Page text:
Save Our Sidmouth

Sid Vale Association (SVA) objections to the Sidford Business Park Planning Application

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SOS Chair, Richard Thurlow, also Chair of SVA Environment Committee, includes a fierce rebuttal of the Environment Agency response, in this formal objection submitted to EDDC this morning:

Please use freely for your own objections, if you wish. …DEADLINE TODAY! See our most recent posts for how to comment.

Planning Application Development at Sidford. 16/0669/MOUT

The Sid Vale Association wishes to add to our previous objection letter.

We have already objected to the development on the grounds that it contravenes LP policy EN21 by reason of its failure to mitigate the flooding risks…I quote

a. The Application contravenes Devon Local Plan Policy EN21 (River & Coastal Flooding). Mitigation measures as proposed by the applicant are inadequate as they fail to take account of the substantial increase in flood risk caused by climate change contained in the latest Environment Agency guidance.
b. In particular, the Applicants’ Flood Report data (1.6.1) are out of date as they predate the new Environment Agency (EA) report on Adapting to Climate Change: Advice for Flood and Coastal Erosion Risk Management Authorities, which was issued on 13th April 2016.

This view was supported by the EA’s Sustainable Planning Adviser on the 18th may 2016. However. further to initial comment of 18th May, the Environment Agency’s Sustainable Places Planning Advisor has submitted a second comment, today 7th June, where they contradict their own objection, because they say that although the guidance came into immediate effect from 19th February, it should not apply to this application because it was well advanced. (See below for actual words).

Environment Agency position
‘With regard to the climate change allowances used within the FRA, we are satisfied that the proposed development should not be subject to the higher standards required in the new climate change guidance. This is in accordance our climate change advice issued on 19 February 2016 which advises:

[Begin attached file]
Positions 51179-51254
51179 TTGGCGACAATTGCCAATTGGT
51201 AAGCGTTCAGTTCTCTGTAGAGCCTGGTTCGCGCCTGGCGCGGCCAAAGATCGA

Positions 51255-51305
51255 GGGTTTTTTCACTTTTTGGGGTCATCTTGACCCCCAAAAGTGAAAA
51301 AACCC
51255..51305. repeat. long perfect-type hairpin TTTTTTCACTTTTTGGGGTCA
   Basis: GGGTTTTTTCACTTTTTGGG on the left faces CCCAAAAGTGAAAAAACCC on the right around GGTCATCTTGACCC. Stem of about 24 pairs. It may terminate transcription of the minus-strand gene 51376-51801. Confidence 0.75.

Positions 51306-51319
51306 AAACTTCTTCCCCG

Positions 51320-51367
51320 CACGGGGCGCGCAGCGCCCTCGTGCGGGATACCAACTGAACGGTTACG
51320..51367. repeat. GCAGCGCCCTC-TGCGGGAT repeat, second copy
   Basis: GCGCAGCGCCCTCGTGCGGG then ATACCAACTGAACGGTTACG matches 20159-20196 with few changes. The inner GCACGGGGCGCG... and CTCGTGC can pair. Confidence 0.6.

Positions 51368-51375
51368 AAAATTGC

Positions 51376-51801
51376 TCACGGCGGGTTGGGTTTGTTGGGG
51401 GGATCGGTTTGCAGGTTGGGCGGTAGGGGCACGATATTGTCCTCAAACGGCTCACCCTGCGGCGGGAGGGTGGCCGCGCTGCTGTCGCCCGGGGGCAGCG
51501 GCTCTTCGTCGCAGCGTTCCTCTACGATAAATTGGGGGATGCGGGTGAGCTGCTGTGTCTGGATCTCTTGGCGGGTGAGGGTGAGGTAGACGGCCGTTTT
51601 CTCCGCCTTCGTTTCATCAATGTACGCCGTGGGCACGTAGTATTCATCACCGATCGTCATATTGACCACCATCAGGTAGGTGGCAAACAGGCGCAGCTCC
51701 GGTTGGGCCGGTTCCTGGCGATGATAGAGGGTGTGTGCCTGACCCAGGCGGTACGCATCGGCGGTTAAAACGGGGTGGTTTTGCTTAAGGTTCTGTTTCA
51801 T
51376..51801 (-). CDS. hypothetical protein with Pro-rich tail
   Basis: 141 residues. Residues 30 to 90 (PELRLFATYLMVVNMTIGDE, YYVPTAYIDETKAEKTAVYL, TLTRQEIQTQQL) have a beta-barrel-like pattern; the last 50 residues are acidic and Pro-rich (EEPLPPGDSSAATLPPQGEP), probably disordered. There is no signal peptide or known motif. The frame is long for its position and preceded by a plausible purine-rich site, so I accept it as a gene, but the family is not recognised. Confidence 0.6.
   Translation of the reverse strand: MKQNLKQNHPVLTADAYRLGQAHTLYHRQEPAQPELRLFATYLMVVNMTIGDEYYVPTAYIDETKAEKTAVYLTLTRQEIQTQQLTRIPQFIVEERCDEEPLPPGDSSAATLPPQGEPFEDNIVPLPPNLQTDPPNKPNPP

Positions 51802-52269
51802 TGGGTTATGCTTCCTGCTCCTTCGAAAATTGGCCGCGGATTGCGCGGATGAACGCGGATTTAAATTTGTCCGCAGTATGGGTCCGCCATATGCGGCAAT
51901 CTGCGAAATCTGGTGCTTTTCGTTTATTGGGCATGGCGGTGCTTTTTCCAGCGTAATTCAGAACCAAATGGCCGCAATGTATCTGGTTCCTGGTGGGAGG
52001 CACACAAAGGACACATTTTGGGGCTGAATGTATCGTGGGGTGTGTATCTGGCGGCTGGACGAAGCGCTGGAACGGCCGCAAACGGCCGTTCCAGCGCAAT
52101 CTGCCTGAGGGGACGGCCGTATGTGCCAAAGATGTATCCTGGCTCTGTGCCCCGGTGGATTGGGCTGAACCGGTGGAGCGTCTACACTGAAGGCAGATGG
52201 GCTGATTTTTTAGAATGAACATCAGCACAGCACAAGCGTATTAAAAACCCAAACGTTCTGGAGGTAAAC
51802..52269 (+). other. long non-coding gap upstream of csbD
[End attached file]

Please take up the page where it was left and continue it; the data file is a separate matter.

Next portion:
The guidance will come into immediate effect. However, where local plans or development proposals and associated flood risk assessments are well advanced, we would wish to avoid where possible significantly slowing down completion or adding to costs. We will therefore, other than for particularly vulnerable locations or sensitive developments, continue to base our advice on the existing allowances in the following circumstances:
o Where a local plan has been submitted for examination
o Where development proposals are well advanced or where a valid planning application has already been submitted to the local planning authority.
We have also reviewed the flood report provided by Cllr Rixon dated March 2016 and can advise that we are familiar with the flooding referred to therein. We are satisfied that the proposed development will contribute to a reduction in flood risk overall.’

SVA believe that this is wrong because;-
1. The valid planning application was submitted to EDDC well after the Environment Agency issued its own climate change advice on 19th February 2016.
2. It is evident that this is a particularly vulnerable location and is a sensitive development…
3. The proposed development might well contribute to a reduction in flood risk overall in the immediate future. But it is clear from the latest data provided by the Environment Agency that river flows will quadruple, and surface water run-off double,  over the following decades – and this must be taken into account when considering this application.

It is the SVA’s considered view that this APPLICATION MUST BE CONSIDERED TAKING INTO ACCOUNT THE EA’S REPORT ON ADAPTING TO CLIMATE CHANGE, and THE EA’S LATEST ADVICE SHOULD BE DISREGARDED

Reasons; It is clear that the application contravenes East Devon Local Plan Policy EN21 (River & Coastal Flooding), in that the development should not be permitted, as the FRA no longer takes into account the substantial increase in flood risk over the coming decades and fails to demonstrate that the development will be safe, without increasing flood risk elsewhere and, where possible, will reduce flood risk overall.

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